The motivational value of spot awards comes from using them as a tool for positive reinforcement. Recognizing and rewarding employees for displaying certain behaviors increases the odds of that behavior occurring again in the future. There are four major factors that influence the value of rewards used for positive reinforcement.
- . Contingency
To be effective, spot rewards must be tied to demonstration of certain behaviors. Managers should have clear criteria to use as a guide for when to give employees different types of spot awards. This is also important for ensuring equity by creating consistency across managers in their use of awards. Whether an employee receives spot awards should depend on whether they display behaviors that the organization believes are exceptional, and not their manager’s attitudes about what constitutes exceptional behavior.
- . Immediacy
In the case of motivation, immediacy equals effectiveness. When managers forget about a reward and push it off to the next week, or worse, wait until the end of the year to distribute rewards to employees, the reward will have less effect on motivation than if it had been awarded immediately following the behavior.
- . Satiation
When the same type of reward is used over and over again, it can lose its reinforcing value. In other words, there is such thing as “too much of a good thing” in the context of reinforcement. For example, research has shown that monetary rewards can reduce intrinsic motivation if they are over used. If your organization uses non-monetary rewards in addition to cash bonuses, consider switching up the type of reward given to employees. Keep in mind that reward type should be reflective of the behavior demonstrated, and that not all employees will value the same type of rewards equally. Understanding what motivates each employee can help managers to determine the most appropriate type of reward.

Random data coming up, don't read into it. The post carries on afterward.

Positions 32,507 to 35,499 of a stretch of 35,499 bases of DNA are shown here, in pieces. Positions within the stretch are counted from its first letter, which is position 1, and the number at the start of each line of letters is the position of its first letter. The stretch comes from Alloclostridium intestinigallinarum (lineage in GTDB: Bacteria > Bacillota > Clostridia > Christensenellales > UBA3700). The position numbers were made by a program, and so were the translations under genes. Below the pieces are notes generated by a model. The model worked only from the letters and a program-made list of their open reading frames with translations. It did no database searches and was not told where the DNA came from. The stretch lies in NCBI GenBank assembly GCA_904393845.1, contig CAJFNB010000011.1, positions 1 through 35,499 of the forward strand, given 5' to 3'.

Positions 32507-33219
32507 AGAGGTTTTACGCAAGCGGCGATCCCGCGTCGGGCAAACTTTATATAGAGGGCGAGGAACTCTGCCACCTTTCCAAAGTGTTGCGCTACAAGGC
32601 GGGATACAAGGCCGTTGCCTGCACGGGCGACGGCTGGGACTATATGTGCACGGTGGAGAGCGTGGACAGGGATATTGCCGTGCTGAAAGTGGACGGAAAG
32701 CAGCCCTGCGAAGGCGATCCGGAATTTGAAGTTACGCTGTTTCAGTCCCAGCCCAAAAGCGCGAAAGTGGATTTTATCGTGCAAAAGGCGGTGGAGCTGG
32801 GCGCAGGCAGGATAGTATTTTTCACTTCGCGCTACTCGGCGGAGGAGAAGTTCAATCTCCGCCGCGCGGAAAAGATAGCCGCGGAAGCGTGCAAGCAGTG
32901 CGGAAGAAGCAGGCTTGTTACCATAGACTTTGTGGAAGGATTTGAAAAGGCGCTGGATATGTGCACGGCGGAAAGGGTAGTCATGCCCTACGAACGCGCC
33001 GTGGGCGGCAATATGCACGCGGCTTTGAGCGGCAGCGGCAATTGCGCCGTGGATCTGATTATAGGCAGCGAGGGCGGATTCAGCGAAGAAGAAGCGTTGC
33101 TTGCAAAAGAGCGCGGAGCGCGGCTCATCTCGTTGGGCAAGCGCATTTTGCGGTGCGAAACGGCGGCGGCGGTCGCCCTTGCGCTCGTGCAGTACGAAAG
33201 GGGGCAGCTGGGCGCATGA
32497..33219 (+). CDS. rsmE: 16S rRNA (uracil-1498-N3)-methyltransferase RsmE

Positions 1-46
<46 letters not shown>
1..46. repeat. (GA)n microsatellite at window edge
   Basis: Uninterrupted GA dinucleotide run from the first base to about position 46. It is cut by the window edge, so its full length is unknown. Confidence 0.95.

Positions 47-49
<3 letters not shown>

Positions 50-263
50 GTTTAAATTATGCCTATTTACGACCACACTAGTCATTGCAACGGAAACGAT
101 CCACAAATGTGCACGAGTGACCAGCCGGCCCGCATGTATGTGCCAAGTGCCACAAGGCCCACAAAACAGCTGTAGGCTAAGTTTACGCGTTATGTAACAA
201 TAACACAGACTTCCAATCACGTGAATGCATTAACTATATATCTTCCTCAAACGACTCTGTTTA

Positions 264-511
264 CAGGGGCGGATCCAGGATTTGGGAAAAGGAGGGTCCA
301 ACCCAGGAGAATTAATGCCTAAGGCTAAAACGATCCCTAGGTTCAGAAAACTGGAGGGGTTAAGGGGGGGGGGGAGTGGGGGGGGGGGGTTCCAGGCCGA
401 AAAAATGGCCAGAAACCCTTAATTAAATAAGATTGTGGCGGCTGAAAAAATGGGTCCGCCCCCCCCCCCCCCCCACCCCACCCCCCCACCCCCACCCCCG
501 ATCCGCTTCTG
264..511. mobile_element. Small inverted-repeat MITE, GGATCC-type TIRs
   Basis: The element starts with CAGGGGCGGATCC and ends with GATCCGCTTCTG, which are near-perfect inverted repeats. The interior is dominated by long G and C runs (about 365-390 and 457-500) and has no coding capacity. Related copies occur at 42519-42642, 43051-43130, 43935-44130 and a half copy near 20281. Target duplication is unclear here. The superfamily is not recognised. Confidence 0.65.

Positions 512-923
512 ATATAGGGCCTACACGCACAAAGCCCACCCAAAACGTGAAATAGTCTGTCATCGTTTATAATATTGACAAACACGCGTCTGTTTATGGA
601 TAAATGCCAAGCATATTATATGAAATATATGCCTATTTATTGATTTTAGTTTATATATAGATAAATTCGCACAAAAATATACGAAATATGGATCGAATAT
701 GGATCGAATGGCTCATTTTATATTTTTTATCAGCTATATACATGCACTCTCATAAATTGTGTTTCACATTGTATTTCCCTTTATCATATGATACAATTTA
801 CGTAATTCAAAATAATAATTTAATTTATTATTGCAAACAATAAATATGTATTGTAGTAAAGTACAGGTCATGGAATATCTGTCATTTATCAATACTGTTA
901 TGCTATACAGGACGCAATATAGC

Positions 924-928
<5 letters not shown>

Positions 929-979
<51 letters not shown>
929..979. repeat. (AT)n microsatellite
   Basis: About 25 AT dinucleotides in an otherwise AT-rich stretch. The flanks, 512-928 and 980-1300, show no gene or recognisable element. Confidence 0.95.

- . Size
The size or value of spot awards should reflect the behavior demonstrated. It is important that managers are thoughtful in this decision and avoid choosing arbitrary values for the rewards given to employees. Employees will use past reward values to create an expectation level against which to judge future rewards. If the reward does not meet or exceed this expectation level, employees may feel frustrated and demotivated.